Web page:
As for me, this is not a good sign for American economy. California can produce fresh fruits the whole year and should be able to supply much of the US the whole year if people would just stick to eat fruits that are in season. I try to eat fruits that are produced in season. Citruses during the winter, berries and early season stone fruits in spring time, regular stone fruits and some apples and pears, in the summer, grapes, pears, apples in the early to late fall, then pomegranates, persimmons, in late fall to early winter and back to citruses again. Eating fruits in season are said to be good for your health. There’s always fresh fruits available everyday from my small yard here in Northern California and am just saying that at least we have to strive to produce fruits in a more prolonged season whenever the climate allows it.
For others, who don’t have lower than zone 9 climates, you can invest in good storage of your harvest for winter and spring consumption, and of course make sure to buy fresh fruits from the stores that come from the US such as Florida, California, Texas…
The moment you ask for berries, apples, pears, stone fruits, grapes all year round then it is bad business for our local farmers as it would be cheaper to import them most times when they’re not in season.
You have high school kids anymore that think milk comes from a grocery or convenience store.
If they met a cow in the road, they’d have no idea…
Somebody needs to put a little agriculture or gardening class back into the school system.
My kind of imported fruit: Mangos from Oaxaca.
Ugh, sorry for going a-hole offended here, but as a Canuck it drives me nuts how under a new presidency Canada has suddenly become an evil-villain. The article you attach states, “The surge in imports, mostly from Latin America and Canada”… Yet with their own attached graph they note that only 2.9% of imported produce comes from Canada. Honestly, do folks think Canadian fresh produce, is a threat to US agriculture? Even in mid-summer here in Alberta, it is far easier for me to find cherries, peaches, etc, from Washington state than it is for me to find them from our neighbouring province of British Columbia. In Alberta we just can’t grow those, so we have to buy them from somewhere else. And in winter, which here lasts from when the snow first comes to stay in early November to sometime in April when it melts (we currently have more than a foot of snow on the ground), I highly doubt we are any threat to US farmers. But Trump says NAFTA is a disaster, and the article states that there is a surge of imports from Canada, so reality is how you paint it I guess…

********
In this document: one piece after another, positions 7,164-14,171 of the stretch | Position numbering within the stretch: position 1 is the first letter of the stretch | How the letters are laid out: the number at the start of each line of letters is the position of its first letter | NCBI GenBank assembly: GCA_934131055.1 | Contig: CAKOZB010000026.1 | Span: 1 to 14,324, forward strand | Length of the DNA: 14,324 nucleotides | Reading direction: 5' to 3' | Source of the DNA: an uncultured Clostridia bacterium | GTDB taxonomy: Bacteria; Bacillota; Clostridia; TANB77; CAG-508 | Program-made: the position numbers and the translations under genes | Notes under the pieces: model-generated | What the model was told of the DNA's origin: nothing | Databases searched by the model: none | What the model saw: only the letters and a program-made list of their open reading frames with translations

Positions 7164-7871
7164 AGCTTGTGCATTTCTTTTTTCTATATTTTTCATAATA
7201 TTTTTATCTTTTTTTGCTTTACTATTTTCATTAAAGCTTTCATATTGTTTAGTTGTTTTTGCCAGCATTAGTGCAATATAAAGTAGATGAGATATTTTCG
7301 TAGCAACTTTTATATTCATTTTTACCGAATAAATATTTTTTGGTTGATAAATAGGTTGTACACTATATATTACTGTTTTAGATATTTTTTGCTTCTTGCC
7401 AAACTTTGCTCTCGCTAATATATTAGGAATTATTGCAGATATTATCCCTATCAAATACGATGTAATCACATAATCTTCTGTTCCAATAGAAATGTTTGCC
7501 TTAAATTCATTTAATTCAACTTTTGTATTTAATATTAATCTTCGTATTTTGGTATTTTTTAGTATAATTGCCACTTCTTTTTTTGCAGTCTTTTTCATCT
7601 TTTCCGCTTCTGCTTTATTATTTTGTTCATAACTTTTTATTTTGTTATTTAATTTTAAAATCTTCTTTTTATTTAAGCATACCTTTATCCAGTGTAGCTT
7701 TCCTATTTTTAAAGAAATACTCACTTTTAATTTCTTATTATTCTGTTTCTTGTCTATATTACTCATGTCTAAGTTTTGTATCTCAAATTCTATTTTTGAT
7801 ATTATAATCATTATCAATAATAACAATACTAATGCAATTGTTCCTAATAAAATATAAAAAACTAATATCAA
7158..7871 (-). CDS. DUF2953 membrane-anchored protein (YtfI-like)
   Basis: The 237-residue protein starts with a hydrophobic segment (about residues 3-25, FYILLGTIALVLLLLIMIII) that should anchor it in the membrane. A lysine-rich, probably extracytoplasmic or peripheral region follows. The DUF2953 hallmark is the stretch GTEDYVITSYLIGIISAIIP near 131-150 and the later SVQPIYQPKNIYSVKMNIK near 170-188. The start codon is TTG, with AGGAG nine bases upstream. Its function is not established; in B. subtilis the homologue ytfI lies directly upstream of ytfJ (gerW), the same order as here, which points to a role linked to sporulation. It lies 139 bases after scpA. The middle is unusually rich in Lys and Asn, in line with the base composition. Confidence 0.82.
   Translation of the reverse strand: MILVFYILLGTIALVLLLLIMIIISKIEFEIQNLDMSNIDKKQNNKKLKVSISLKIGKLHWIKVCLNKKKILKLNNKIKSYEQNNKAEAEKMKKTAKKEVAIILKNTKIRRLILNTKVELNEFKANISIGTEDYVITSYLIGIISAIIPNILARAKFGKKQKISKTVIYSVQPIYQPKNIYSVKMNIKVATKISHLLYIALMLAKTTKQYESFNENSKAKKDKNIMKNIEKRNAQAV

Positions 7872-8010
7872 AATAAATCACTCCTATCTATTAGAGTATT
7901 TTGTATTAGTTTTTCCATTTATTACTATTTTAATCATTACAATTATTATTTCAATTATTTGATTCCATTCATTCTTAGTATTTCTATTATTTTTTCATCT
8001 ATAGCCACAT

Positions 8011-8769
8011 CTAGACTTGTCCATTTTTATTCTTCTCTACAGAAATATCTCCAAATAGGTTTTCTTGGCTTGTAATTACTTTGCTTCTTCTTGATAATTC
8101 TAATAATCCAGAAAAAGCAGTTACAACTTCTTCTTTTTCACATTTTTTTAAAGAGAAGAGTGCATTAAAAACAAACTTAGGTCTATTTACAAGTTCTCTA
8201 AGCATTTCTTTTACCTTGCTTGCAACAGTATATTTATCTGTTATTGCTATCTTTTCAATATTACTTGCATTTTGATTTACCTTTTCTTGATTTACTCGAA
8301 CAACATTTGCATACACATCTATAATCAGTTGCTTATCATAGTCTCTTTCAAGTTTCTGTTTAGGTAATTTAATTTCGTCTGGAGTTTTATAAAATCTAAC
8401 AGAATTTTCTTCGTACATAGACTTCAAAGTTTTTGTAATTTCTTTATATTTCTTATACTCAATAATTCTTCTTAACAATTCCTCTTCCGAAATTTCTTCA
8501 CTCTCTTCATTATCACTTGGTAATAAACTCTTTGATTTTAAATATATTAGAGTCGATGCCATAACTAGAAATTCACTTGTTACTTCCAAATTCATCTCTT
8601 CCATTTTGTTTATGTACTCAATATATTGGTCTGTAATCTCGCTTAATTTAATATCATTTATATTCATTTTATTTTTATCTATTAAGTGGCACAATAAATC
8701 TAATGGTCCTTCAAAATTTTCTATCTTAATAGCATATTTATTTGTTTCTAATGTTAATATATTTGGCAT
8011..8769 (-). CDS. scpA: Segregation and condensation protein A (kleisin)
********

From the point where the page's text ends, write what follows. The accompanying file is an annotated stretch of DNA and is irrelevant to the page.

@Don3a – I’m right there with you. The article referenced by the original poster is mis-construed. Now I’m not a big fan of the current administration in the U.S., but when they refer to agricultural imports from Canada they’re referring to Agrium – which has it’s tenacles into raw fertilizer (90% of the world potash and nearly 60% of Nitrate), farm consulting (Crop Production Services), and consumer plant starts (Bonnie Plants). In my opinion it’s no reason to dissolve NAFTA in a slash and burn fashion but perhaps some negotiation would be worthwhile.
Yep, we are! We teaching most of Snohomish County 5th graders, bus loads.